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All opinions are subject to modification and technical correction prior to official publication in the North Carolina Reports and North Carolina Court of Appeals Reports. In the event of discrepancies between the electronic version of an opinion and the print version appearing in the North Carolina Reports and North Carolina Court of Appeals Reports, the latest print version is to be considered authoritative.

NO. COA01-1350


Filed: 3 December 2002


v .    


        Appeal by defendant from judgments entered 16 May 2001 by Judge Dennis J. Winner in Rutherford County Superior Court. Heard in the Court of Appeals 14 August 2002.

    Attorney General Roy A. Cooper, III, by Assistant Attorney General Richard G. Sowerby, for the State.

    Deaton & Biggers, PLLC, by W. Robinson Deaton, Jr. and Brian D. Gulden, for defendant-appellant.

    BRYANT, Judge.

    Defendant appeals his conviction for illegal possession of video gaming machines and assault with a firearm on a law enforcement officer. On 3 October 2000, law enforcement officers located and seized three video gaming machines at the Childers' Family Restaurant [the restaurant] in Rutherford County, North Carolina. Following a confrontation with officers, defendant was arrested in conjunction with the seizure of the gaming machines. The State indicted defendant on three counts of allowing, placing, or keeping a video gaming machine in operation and eight counts of assault with a firearm on a law enforcement officer.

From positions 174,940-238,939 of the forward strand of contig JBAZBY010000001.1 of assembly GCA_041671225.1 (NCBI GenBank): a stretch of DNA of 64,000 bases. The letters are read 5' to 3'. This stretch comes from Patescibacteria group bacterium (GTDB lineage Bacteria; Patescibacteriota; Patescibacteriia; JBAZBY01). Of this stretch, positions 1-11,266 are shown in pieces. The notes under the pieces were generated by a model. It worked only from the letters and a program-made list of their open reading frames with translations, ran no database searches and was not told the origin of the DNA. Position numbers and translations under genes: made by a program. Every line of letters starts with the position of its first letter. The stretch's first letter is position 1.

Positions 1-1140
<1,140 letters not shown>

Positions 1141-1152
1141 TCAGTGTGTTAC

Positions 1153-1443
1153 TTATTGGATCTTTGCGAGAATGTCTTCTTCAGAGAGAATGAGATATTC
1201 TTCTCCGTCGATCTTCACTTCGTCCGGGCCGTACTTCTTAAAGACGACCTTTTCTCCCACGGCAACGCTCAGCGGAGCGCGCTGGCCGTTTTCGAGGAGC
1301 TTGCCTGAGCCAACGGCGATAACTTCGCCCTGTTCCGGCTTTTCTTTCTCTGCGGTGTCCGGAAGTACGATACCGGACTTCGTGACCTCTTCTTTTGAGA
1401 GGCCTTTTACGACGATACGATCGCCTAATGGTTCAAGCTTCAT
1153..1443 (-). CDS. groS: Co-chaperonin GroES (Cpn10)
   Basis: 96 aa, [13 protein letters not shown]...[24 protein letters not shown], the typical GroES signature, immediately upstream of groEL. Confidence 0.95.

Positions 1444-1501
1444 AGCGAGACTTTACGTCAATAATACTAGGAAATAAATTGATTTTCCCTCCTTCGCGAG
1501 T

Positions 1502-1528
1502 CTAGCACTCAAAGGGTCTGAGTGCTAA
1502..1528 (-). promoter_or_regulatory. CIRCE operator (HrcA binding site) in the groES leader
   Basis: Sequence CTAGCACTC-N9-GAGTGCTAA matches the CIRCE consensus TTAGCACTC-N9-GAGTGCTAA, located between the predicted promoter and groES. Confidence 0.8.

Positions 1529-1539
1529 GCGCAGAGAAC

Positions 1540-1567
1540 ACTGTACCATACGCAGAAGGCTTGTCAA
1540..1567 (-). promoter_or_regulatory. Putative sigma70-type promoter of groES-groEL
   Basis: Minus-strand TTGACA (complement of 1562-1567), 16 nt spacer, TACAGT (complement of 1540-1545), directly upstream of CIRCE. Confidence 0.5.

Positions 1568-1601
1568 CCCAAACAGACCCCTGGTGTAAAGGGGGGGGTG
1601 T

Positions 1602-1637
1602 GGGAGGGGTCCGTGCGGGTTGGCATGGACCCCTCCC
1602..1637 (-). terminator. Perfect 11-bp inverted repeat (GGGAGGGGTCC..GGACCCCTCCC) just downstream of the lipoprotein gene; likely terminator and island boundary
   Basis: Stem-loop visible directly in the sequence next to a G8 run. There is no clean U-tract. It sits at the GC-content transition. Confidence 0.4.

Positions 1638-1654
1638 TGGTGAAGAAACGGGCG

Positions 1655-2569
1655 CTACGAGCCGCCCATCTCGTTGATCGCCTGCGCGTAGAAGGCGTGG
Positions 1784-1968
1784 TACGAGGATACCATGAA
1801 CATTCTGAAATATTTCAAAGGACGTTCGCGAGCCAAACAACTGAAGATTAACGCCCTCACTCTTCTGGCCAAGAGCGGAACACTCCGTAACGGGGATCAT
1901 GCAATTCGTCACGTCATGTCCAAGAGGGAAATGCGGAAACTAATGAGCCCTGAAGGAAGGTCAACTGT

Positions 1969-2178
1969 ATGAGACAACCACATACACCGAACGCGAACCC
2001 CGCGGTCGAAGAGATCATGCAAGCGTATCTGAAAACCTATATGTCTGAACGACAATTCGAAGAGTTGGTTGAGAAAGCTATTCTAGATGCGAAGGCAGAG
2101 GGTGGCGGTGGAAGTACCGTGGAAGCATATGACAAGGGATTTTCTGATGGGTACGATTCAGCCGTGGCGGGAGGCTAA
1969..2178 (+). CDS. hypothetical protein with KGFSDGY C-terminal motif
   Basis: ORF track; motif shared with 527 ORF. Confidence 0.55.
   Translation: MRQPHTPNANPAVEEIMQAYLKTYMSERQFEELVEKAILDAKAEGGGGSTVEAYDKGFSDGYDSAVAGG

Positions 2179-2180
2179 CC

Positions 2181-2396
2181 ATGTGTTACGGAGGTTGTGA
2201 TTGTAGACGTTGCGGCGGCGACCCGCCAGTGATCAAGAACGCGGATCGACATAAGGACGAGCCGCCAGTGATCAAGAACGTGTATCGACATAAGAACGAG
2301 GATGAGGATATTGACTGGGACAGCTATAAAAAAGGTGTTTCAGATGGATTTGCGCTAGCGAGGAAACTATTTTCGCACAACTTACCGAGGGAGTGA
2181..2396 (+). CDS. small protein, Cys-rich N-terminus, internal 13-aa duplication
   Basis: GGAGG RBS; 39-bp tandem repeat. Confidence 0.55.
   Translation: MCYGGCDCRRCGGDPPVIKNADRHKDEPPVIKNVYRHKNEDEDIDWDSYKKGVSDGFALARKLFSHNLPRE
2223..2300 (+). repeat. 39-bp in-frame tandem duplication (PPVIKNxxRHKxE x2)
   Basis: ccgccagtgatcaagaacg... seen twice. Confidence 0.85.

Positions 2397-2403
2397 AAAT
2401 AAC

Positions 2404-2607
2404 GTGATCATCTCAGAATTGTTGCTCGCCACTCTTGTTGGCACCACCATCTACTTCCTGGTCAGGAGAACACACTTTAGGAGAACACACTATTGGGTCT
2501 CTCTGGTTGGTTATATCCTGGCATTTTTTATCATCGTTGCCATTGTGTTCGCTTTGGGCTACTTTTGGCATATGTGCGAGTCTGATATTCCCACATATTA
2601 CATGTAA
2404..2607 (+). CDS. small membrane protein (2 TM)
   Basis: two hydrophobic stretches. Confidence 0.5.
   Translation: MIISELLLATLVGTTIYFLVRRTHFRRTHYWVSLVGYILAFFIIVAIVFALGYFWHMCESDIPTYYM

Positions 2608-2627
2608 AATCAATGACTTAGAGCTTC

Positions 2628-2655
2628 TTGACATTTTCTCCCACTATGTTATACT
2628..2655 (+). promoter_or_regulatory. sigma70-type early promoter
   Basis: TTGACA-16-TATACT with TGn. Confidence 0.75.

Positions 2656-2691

Following a trial by jury, defendant was convicted on all counts. The assault convictions were subsequently consolidated forsentencing. The trial court sentenced defendant to three consecutive, six-to-eight-month suspended terms of imprisonment for the illegal gaming conviction and a suspended twenty-four-to- thirty-eight-month term for the assault convictions. The court placed defendant on probation, under the condition that he serve a six-month active prison term. Defendant now appeals.

    Defendant presents the following assignments of error: (I) the trial court erred in presenting the charge of possession of illegal gaming machines to the jury because the law does not require that the machines actually be listed for ad valorem property tax purposes prior to 31 January 2000; (II) the trial court erred in allowing the State's exhibits in that they were tainted by defendant's unlawful arrest; (III) the trial court erred in its instructions to the jury; (IV) the trial court erred in excluding evidence of defendant's forgetfulness, hearing problem and diminished capacity; (V) the trial court erred in denying defendant's motion to dismiss; and (VI) the defendant is entitled to a new trial because he was materially prejudiced by not having a formal arraignment.